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Teen shot by Vancouver police officer was from Micronesia

Clayton Joseph, 16, dies after police called to altercation

By , Columbian Breaking News Reporter, and
, Columbian breaking news reporter
Published: February 20, 2019, 5:04pm
6 Photos
Clayton Joseph, 16, of Vancouver was fatally shot by Vancouver police on Feb. 19. (Provided photo)
Clayton Joseph, 16, of Vancouver was fatally shot by Vancouver police on Feb. 19. (Provided photo) Photo Gallery

A Vancouver police officer shot and killed a 16-year-old boy while investigating a disturbance Tuesday night at a Southeast Ellsworth Road apartment complex, according to the Vancouver Police Department.

The boy was identified by a family friend as Clayton Joseph. He was a student at Evergreen High School, according to district spokeswoman Gail Spolar. Joseph began attending the high school in December, she said.

A police statement said the incident began about 11:05 p.m. Tuesday when police were dispatched to a report of a disturbance between a male and female at an apartment complex in the 1200 block of Southeast Ellsworth Road. Witnesses reported that two males, both possibly armed, had then become involved in an altercation in the parking lot.

Officers arriving at the scene encountered Joseph. Police said the boy had brandished a knife and refused commands to drop the weapon before he was shot.

The boy was taken to a hospital for medical treatment but later died.

The officer who shot the boy was uninjured and has been placed on critical incident leave, standard department protocol in an officer-involved shooting. The officer has not yet been identified, which is not unusual in police shootings.

Conner Bloxham, the friend who spoke on behalf of Joseph’s family, said they told him that Joseph was trying to defuse a situation when he was shot. Specifically, he was trying to stop someone from attacking their girlfriend.

“They don’t want people to get the impression he was a troublemaker. He was trying to prevent a situation from happening,” Bloxham said.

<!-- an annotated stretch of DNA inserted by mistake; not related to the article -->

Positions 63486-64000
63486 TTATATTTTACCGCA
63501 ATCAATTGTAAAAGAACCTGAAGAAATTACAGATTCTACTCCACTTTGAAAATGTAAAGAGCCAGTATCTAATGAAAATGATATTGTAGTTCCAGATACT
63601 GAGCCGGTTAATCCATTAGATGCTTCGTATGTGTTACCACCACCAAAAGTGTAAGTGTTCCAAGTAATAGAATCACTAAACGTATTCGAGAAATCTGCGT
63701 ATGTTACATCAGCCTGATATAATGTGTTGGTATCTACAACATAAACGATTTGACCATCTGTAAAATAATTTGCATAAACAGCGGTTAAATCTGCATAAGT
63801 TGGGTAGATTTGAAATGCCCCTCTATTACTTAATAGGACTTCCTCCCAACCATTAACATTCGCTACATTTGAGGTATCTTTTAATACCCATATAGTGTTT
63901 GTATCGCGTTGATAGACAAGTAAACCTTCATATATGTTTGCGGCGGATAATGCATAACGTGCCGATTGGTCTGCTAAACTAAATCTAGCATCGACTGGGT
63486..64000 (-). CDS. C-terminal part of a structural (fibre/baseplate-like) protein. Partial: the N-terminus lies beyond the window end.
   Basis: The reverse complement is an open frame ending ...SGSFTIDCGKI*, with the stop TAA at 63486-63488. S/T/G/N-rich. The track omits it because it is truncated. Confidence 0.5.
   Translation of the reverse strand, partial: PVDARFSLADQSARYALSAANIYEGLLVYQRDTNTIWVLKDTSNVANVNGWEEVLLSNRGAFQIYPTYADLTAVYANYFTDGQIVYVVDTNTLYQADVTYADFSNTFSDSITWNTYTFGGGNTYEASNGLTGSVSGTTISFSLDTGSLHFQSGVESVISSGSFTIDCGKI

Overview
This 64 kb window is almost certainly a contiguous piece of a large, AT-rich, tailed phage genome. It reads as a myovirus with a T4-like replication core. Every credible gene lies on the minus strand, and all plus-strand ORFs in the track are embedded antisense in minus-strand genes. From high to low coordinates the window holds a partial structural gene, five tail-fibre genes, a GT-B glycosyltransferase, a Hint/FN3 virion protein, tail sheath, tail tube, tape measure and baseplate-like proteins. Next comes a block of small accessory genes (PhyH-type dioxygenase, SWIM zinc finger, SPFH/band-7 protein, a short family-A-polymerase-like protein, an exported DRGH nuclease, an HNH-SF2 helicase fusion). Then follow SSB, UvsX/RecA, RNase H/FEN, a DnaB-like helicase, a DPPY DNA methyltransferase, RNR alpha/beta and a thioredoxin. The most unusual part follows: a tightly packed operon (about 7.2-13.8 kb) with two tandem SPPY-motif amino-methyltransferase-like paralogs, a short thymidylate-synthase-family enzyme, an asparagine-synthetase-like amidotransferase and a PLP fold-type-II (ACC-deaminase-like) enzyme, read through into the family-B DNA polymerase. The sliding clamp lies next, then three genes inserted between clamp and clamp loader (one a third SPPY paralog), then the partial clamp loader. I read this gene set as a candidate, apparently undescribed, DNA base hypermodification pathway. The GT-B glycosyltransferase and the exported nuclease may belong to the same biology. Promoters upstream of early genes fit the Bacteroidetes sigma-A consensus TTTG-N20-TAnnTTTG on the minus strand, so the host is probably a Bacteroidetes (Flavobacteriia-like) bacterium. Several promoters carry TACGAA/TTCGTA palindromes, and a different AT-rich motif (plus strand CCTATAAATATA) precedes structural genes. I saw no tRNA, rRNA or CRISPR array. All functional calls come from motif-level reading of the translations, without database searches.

The Regional Major Crimes Team is investigating the shooting.

Police department spokeswoman Kim Kapp said in an email that investigators do not know what started the fight between the males. She said one of them was armed with a knife, but it was “unknown what the other alleged weapon was.”

Kapp declined to answer additional questions, including details about exactly how the teen was brandishing the knife or how far apart he and the officer were from each other, citing the ongoing investigation.

Southeast 10th Street was closed to traffic from Southeast Ellsworth Road to Nancy Road for the investigation. The actual scene of the shooting was on 10th Street at the northeast end of a gated apartment complex. Two Vancouver Police Department SUVs sat parked Wednesday morning in the eastbound lanes of the street.

Investigators had chalked the road near the police vehicles’ tires. Nearby on a sidewalk, evidence markers had been placed near wet clothing. A Clark County sheriff’s deputy flew a drone over the area as several other officers paced around and kept people away from the scene.

Corey Colter, who lives across the street from where the shooting took place, was sitting on his couch when he heard a single gun shot. He said he ran outside and about 30 seconds later saw several police officers and two or three people lying down on the sidewalk by a metal gate.

“I just heard a couple of screams, or what sounded like screams, and thought nothing of it,” Colter said. “After the second scream, I heard a gunshot, jumped off the couch and saw cop cars and sirens.”

Other neighbors said emergency vehicles swarmed the area within minutes, but most were in bed and didn’t hear or see the incident.

“I just heard sirens, and when I got up, the place was full of police cars,” said William Lee, who had just fallen asleep around the time of the shooting.

Some neighbors said investigators knocked on doors throughout the night, sometimes multiple times per residence, to ask if they were OK and had information.

Micronesian immigrant

Bloxham told The Columbian he met Joseph and his family in the Chuuk state of the Federated States of Micronesia, where Bloxham was doing missionary work with The Church of Jesus Christ of Latter-day Saints. Joseph’s mother has lived in the United States for about three years; Joseph moved to Vancouver last year for a better education.

Joseph first enrolled in the Evergreen school district in September 2018 at Mountain View High School and transferred to Legacy High School in November, Spolar said, before moving to Evergreen High School.

Bloxham said the family wants the community to know Joseph was a good kid who stayed home a lot and was diligent about completing his school work. Joseph was learning English while living in Micronesia, Bloxham said, and could speak the language fairly well.

“He called me just the other day for help with his homework,” Bloxham said.

Reporter Katie Gillespie contributed to this report.

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